Inside Bolsa Palace
Inside Bolsa Palace

Azulejo Tiles

The streets of Porto are bursting with colour, be it from the graffiti and street art than line tunnels, bridges and electrical boxes, or the iconic Azulejo, or blue and white tiles, that the city is known for. Wherever you wander, you’re sure to see something amazing.

As you approach São Bento Train Station, you can see the splendour of the architecture, however, inside the station, prepare to marvel at the incredibly detailed tiles lining the inside walls and ceiling.

A short walk away is the Igreja Paroquial de Santo Ildefonso, a large church on the edge of a square with an Azulejo-tiled façade, and a little further you can find the Capela das Almas, or Chapel of Souls, on the corner next to Bolhão metro station.

The small chapel is one of the most famous attractions in Porto, with two outer walls covered in blue and white tiles depicting the lives of saints.

Livraria Lello

Now famous due to Harry Potter, as it may have inspired the book’s magical wand shop, the Lello library is a little gem in Porto. It’s small inside but you’re sure to find it with the long queue outside – which you can skip if you buy your ticket online.

The interior is cosy and ornate, with a grand staircase, bookshelves on every wall and a delicate stained-glass window ceiling letting in a small amount of light.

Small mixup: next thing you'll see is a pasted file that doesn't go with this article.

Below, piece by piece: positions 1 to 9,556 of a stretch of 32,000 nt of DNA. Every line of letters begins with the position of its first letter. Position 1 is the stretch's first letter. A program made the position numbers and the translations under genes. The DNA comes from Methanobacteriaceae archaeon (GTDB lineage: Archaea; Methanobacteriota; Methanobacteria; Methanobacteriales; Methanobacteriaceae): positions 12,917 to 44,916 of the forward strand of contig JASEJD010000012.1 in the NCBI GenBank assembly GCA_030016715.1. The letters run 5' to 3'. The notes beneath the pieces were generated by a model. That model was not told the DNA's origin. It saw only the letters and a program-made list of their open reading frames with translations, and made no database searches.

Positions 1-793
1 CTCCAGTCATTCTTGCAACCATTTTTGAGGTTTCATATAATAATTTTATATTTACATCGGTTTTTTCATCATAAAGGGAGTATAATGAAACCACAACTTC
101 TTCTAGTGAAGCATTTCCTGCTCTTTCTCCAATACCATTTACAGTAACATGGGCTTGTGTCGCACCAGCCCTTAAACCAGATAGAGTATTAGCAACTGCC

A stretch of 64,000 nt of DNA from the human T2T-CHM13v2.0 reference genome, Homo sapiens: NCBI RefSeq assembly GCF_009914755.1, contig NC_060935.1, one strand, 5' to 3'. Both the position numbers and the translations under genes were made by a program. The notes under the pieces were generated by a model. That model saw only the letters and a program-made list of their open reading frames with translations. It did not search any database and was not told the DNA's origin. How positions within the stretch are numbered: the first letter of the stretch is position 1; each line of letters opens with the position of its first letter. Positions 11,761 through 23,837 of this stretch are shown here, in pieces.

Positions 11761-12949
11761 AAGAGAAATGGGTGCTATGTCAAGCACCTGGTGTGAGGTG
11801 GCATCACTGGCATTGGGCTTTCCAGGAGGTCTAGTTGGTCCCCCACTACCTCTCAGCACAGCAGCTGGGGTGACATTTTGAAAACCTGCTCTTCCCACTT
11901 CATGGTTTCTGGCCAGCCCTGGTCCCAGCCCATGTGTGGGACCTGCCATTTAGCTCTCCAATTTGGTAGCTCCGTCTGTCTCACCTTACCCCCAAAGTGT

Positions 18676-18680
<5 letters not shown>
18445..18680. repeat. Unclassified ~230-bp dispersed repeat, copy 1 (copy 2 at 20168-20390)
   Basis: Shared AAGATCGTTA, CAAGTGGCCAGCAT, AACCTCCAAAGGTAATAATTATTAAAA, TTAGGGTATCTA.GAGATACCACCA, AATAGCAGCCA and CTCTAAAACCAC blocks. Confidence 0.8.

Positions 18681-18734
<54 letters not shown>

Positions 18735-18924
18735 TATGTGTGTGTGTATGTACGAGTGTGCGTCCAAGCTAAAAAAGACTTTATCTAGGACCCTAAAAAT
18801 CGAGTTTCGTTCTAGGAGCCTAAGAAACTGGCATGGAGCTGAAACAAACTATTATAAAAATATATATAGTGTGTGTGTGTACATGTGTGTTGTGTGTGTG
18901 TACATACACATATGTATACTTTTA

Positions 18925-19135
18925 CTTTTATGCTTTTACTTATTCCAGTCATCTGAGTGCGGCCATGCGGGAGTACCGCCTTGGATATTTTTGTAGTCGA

Take in the brilliant design and come away with a book; they discount the ticket price if you buy something inside, and they have their own delightful collection of classic books in hardback for the perfect memento.

Where to Stay in Porto

House of Artists – Located in the centre of Porto, this boutique hotel is an excellent place to stay in this Portuguese city. They have a great location close to all that Porto has to offer along with plenty of great rooms to choose from.

In Porto Gallery Guesthouse – This hotel is perfect for those looking for a bit of luxury while visiting Porto. Centrally located within easy reach of the top sites of the city, they have an array of delightful rooms to choose from along with breakfast available each morning.

Onefam Ribeira – Those travelling solo or on a tight budget will love this If you’re travelling solo or on a budget, then this hostel is a great choice for you. They have both private rooms and dorms to choose from along with good common areas.